Martin Simpson: Trails and Tribulations
Topic Records – 1 September 2017
The whole package of Trails and Tribulations oozes class. The album itself is presented with a concise and very beautifully put together set of sleeve notes, with many photographs of some seriously desirable and incredibly expensive musical instruments, shot with considered skill. The image of Martin Simpson (Folk Radio UK’s Artist of the Month) holding his Brazilian rosewood PRS guitar shows a man in a very fine shirt, playing with a relaxed hand and a warm, subtle smile. Even before it is spun, the record is telling you it is a work of the utmost class, confidence and, importantly, wisdom.
Back in 2013, after a conversation with Richard Hawley, who convinced him that less is more, Simpson released his Vagrant Stanzas album, a set bold in its stripped back simplicity and one that showed the gifted string player in a different light. It was a spare group of strong tunes and interpretations from both sides of the pond, which blended seamlessly into a coherent whole. Trails is both another curve on from that record and also a companion project, comparable in that it takes the room left on Stanzas and the bold, simple arrangements and provides them with better songs, better playing and a fuller sound with a lighter touch (Andy Bell is outstanding here as engineer and producer). Simpson considers this is the finest effort yet, and it’s difficult to argue.
The mood is set quite clearly from the start, with Simpson’s version of the cherished classic ‘The Blues Run the Game’, by Jackson C. Frank. The C tuned guitar arrangement here is very beautiful and rather poignant, and it does indeed introduce the listener into the first of many songs that are not ashamed to be at points angry, pissed off, or conversely optimistic. Much like Simon and Garfunkel’s take on the song, Martin’s vocal is warmer than Frank’s and also doesn’t directly evoke the world-weariness of Laura Marling’s sublime version at the Third Man Studio in 2011, but it lends the tune a certain beauty in the face of adversity, which resonates throughout the album.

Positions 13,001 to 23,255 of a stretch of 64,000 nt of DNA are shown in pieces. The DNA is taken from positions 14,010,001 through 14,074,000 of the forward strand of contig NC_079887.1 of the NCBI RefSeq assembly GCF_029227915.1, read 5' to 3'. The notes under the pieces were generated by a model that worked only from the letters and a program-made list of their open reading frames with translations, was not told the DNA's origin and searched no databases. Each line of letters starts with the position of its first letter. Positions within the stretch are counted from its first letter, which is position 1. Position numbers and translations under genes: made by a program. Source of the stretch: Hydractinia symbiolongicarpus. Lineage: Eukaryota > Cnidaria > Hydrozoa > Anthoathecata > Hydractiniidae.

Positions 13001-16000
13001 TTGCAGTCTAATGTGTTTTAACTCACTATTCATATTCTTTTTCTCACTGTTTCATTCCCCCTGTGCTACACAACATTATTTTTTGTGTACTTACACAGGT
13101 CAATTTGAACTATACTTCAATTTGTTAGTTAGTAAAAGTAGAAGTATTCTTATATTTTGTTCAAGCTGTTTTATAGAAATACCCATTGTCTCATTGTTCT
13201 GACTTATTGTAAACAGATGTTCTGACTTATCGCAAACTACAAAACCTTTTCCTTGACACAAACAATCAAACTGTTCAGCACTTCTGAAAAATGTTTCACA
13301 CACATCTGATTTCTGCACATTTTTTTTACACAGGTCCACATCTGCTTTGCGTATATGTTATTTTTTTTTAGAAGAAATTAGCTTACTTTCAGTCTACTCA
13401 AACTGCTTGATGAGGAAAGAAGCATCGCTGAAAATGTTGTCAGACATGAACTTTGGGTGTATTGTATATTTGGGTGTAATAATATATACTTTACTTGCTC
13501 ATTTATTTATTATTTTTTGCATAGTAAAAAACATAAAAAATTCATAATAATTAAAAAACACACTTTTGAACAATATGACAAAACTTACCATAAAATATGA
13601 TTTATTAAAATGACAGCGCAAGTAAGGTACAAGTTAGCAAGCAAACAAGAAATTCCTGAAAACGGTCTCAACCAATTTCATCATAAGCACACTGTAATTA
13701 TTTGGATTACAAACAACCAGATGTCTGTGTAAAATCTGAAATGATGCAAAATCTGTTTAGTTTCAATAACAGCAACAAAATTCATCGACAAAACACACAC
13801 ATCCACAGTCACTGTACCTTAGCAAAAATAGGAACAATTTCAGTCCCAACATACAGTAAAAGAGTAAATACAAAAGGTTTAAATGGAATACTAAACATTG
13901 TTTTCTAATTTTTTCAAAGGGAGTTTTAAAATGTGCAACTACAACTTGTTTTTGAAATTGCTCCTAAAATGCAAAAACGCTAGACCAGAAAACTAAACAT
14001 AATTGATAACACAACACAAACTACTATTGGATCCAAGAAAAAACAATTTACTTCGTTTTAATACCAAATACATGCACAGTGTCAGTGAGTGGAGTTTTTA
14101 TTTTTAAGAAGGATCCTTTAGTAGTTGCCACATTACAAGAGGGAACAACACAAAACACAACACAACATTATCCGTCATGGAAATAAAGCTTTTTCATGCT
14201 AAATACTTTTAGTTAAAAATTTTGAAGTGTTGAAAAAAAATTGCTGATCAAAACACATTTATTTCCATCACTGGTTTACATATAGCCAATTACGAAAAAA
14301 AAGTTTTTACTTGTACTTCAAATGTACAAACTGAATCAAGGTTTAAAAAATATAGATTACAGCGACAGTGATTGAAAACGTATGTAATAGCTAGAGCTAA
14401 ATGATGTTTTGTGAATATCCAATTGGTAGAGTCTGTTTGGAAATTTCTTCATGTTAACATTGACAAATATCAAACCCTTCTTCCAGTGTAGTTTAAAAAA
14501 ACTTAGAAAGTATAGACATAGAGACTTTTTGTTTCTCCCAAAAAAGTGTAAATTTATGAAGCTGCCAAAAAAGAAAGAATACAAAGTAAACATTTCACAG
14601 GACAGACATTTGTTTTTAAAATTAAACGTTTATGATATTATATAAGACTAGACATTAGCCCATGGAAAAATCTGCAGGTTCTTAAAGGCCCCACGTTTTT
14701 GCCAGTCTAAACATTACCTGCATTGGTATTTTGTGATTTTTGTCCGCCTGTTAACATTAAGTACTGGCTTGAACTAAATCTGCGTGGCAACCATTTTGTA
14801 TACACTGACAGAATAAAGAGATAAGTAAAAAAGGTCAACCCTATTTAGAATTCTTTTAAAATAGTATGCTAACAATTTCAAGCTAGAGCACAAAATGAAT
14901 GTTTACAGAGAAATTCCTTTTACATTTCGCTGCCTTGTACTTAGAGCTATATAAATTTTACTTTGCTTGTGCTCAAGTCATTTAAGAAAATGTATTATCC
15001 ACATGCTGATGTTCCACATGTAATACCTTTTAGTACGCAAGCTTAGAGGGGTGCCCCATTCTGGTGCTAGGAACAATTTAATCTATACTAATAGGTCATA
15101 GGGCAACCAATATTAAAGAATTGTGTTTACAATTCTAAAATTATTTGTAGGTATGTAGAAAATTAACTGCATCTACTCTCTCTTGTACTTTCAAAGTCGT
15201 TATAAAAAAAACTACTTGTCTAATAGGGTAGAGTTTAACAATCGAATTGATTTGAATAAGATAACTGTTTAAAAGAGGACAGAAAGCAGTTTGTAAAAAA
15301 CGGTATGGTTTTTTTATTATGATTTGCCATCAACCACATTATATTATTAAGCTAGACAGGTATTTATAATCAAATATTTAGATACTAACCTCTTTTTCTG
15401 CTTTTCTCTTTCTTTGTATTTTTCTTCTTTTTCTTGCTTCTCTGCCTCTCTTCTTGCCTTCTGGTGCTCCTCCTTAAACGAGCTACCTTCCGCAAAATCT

Emily Portman is one of this country’s very best folk artists, and Simpson’s version of her ‘Bones & Feathers’ is utterly magical. Like ‘Rufford Park Poachers’ later in this set, the Englishness is apparent, and the land and nature are the keys. The quick-plucked banjo line here sits so wonderfully with the soaring vocals of Martin and Amy Newhouse-Smith (with Martin’s daughter Molly Simpson providing added depth and charm) and the strings of Helen Bell. John Smith pops up too on electric guitar and adds to the track as he does to much of the set. Simpson admitted he could play the parts he gave Smith, but wisely thought John’s perspective would give texture. It seems like a prudent decision, as Smith’s playing throughout is elegant and finely judged. Sometimes he stays back and adds discreetly, as on ‘Blues Run the Game’, but sometimes, like on the judicial anti-ballad ‘Thomas Drew’, his playing kicks in half way through, even for a few seconds, and gives the gentle nature of the tune an altogether sharper edge.